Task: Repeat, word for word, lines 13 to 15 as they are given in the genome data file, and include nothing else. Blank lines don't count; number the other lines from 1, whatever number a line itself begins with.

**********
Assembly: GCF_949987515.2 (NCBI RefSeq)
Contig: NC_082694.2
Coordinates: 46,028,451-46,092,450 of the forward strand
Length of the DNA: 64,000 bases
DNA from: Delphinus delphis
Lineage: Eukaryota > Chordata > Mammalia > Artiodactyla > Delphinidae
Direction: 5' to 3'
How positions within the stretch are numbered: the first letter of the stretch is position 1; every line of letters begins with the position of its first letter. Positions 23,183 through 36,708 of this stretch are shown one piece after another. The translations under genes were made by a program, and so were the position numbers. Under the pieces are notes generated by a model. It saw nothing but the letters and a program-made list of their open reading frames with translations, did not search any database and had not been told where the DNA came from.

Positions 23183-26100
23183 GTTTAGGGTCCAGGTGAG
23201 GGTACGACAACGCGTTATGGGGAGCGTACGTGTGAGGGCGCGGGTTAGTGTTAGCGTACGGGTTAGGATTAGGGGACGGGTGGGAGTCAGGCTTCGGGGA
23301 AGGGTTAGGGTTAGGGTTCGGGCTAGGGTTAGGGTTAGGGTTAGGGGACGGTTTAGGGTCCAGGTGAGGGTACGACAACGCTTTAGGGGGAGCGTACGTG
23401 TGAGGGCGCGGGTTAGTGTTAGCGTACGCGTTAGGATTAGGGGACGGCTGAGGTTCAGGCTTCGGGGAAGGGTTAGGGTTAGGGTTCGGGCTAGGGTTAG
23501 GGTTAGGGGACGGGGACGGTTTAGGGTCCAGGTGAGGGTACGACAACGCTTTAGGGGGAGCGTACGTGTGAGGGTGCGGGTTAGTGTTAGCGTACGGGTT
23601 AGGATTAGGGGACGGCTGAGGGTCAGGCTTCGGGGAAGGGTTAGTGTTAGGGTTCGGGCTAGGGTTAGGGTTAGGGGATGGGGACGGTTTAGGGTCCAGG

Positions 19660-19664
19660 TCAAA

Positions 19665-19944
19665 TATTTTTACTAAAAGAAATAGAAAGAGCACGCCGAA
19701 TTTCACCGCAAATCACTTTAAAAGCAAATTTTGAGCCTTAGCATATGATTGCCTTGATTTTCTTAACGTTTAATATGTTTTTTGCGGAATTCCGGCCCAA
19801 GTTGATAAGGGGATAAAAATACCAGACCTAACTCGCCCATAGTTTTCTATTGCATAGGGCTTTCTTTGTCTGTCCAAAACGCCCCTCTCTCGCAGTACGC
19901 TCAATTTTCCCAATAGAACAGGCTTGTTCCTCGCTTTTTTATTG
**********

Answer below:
23401 TGAGGGCGCGGGTTAGTGTTAGCGTACGCGTTAGGATTAGGGGACGGCTGAGGTTCAGGCTTCGGGGAAGGGTTAGGGTTAGGGTTCGGGCTAGGGTTAG
23501 GGTTAGGGGACGGGGACGGTTTAGGGTCCAGGTGAGGGTACGACAACGCTTTAGGGGGAGCGTACGTGTGAGGGTGCGGGTTAGTGTTAGCGTACGGGTT
23601 AGGATTAGGGGACGGCTGAGGGTCAGGCTTCGGGGAAGGGTTAGTGTTAGGGTTCGGGCTAGGGTTAGGGTTAGGGGATGGGGACGGTTTAGGGTCCAGG